With summer now upon us I’d like to discuss a common complaint which consistently pops up at this time of year – the dreaded plantar fasciitis.
A lot of people are familiar with this diagnosis, especially if you have been affected by it before.
It can be debilitating and frustrating. If you ever do experience symptoms you won’t forgot the name any time soon.
It can present as pain in the underside of your heel, sometimes spreading through the arch of the foot or up the back of the leg.
It is commonly worse in the morning when you take the first few steps for the day, or after periods of rest.
The pain is caused by inflammation of the plantar fascia.
The plantar fascia is a thickening of fascia (a connective tissue of similar quality to tendon or ligament) which runs from the base of your heel to the balls of your feet.
This inflammation often occurs because the plantar fascia is under too much stress, especially where it inserts into the base of the heel.
This increased stress can be due to poor mechanics of the foot and/or tight surrounding musculature.
Tight calf and intrinsic foot muscles can contribute to plantar fasciitis and is often caused by a sudden increase in physical activity.
Uneven weight bearing resulting in more load in one foot compared to the other can also play a part.
Extra loading on one side can be caused by restrictions higher up the chain, the hips or lower back for example.
The foot is an area of the body which is comprised of many smaller bones and joints. Restrictions can lead to poor biomechanics.
A common occurrence in patients with plantar fasciitis is a pronated (collapsed or flattened) foot arch. Sometimes “flat feet” can be addressed by a visit to your local podiatrist, where a supportive orthotic will be fitted.
Sometimes a supportive orthotic can help some of the inflamed structures involved in plantar fasciitis, especially in patients with poor foot posture.
Inadequate supportive footwear seems to play a large factor at this time of year.
It’s an Australian tradition to chuck on a pair of thongs in the warmer months.
Why not? Get some sun on the top of our feet and feel the fresh air. Plus it’s so much easier than socks that get sweaty with runners.
Trips down to the beach or the first basin swimming pool can find us wearing flat thongs for days. This can be quite an abrupt change after our feet have become used to supportive and arched footwear.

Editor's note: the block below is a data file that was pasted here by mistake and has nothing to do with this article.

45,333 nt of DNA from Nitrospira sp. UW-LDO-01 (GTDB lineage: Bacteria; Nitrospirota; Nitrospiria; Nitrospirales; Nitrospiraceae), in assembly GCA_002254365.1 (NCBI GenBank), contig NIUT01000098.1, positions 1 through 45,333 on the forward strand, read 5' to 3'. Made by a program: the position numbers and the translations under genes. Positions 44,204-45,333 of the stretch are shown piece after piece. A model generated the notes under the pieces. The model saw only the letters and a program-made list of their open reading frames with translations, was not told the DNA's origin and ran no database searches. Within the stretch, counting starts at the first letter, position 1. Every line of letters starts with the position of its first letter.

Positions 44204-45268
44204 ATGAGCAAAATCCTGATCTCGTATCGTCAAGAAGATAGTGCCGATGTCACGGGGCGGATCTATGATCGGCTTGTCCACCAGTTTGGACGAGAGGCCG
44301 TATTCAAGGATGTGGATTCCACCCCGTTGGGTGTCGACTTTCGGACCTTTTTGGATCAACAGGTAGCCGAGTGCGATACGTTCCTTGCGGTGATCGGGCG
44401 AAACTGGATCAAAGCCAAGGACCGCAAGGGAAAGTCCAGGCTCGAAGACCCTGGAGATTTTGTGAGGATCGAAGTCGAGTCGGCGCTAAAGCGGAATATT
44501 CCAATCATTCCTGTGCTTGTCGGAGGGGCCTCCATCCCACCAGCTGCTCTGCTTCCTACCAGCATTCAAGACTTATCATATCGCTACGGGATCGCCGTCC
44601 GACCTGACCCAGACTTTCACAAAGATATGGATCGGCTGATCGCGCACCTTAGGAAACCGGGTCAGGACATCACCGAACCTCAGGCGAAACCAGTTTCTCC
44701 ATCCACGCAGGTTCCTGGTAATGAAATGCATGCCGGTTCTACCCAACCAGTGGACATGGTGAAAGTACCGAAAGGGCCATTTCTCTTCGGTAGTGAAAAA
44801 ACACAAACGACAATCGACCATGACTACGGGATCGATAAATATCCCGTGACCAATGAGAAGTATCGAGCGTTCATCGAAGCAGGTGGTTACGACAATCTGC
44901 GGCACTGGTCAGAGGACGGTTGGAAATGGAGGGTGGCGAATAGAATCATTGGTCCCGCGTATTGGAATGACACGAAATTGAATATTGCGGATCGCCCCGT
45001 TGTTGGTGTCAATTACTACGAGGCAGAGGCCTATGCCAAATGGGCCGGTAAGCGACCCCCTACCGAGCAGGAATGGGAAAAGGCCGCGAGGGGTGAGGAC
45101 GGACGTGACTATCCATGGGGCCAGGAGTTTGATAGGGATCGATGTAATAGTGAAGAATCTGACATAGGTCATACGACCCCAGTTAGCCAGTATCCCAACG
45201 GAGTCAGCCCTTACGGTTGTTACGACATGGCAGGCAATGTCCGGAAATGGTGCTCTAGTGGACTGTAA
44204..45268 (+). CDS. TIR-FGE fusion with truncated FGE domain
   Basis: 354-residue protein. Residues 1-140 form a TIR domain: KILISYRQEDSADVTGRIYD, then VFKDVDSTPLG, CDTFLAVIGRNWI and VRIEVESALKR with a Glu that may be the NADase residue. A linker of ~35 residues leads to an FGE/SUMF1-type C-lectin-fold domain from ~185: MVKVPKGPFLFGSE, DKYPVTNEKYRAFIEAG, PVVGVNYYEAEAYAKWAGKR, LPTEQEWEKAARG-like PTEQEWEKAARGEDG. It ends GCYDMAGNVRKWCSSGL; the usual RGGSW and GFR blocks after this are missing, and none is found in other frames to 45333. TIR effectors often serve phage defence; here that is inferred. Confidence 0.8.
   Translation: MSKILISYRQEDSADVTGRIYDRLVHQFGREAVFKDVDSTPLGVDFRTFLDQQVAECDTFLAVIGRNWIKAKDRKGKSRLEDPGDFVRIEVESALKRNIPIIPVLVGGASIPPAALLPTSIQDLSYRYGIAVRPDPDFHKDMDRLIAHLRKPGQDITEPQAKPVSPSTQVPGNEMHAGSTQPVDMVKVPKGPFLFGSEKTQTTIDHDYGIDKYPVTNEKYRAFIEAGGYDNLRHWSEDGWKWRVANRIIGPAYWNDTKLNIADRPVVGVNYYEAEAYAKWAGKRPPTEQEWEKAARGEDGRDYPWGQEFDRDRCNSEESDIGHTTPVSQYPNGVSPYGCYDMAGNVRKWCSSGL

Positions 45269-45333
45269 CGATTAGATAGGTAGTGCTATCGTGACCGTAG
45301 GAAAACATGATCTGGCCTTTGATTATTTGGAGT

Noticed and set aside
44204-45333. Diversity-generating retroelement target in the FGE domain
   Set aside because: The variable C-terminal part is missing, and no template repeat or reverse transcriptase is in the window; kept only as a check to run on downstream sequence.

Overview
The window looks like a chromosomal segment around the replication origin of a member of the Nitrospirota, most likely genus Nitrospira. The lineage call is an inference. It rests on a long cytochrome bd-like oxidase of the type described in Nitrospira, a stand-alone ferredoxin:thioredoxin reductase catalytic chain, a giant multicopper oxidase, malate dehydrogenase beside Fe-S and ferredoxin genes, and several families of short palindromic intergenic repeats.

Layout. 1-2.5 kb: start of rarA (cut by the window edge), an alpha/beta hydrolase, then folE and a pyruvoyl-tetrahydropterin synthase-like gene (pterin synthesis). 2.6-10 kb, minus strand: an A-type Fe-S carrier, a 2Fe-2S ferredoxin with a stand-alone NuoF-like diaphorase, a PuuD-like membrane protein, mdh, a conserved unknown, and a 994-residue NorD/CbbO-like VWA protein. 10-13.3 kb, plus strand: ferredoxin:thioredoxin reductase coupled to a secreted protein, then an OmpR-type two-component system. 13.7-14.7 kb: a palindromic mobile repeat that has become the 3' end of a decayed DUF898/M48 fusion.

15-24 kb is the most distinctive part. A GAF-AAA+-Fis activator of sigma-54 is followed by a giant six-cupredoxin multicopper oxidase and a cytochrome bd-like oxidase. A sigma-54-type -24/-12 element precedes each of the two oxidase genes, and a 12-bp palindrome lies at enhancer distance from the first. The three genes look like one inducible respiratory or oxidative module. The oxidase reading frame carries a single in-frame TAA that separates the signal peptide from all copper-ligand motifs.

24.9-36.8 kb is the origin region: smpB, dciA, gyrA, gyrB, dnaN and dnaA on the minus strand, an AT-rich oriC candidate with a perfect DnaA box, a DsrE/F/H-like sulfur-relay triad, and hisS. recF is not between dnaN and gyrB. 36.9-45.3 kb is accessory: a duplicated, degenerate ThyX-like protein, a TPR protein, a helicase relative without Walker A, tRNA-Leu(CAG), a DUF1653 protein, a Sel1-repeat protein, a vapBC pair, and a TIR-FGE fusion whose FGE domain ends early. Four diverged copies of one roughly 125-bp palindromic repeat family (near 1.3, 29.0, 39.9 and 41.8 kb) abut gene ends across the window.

I’m not here to be a wet blanket, I just want to encourage some awareness.
Try not to go from zero to 100. Maybe wear the thongs for part of the day and then make an effort to wear some supportive runners for the rest.
If you are plagued by some of the symptoms we spoke about earlier, here are some things to try at home.
This inflammation often occurs because the plantar fascia is under too much stress ...
The same as always, if you feel any pain on the exercises please cease until you are able to speak with a qualified health professional.
Find a step and drop your heel off the back. Once you feel a tightness in your calf hold for 15 seconds. Have a quick break and perform three times.
Plantar fascia stretch
Grab an old towel and while standing, hold one end of the towel and place your foot on the other end. Ensure your heel is on one end and the towel runs under the length of your foot, heel to toe.
Pull the towel upwards so that it stretches the toes and foot back towards you. You should feel some stretch in the base of your foot. Perform three sets of 15 seconds.
Golf ball/cricket ball exercise
Depending on your foot sensitivity, grab a tennis, golf or cricket ball. A frozen, small-sized bottle will also work wonders. Use these objects to find tender spots in the arch of your foot and press with firm pressure until you feel ease.
This is a great exercise to do while watching the news. (If using the bottle you will find the shape should match up nicely with the arch of your foot)
Strengthening for feet
Sometimes we need to strengthen the muscles that build the arch of our foot. Spend some time each day picking up a small towel or even tissues with your toes.
Pick it up and then drop it back to the floor. Repeat three sets of ten pickups.
Combining some stretch and strengthening exercises along with wearing supportive footwear can be an effective way of combatting plantar fasciitis.
There are also arch supports which can alleviate pressure through the foot, helpful in assisting with the pain. These can be found at most chemists.
You may need a helping hand from a podiatrist or other manual therapist to help identify and address the causes of your pain.
Enjoy a hobble-free summer.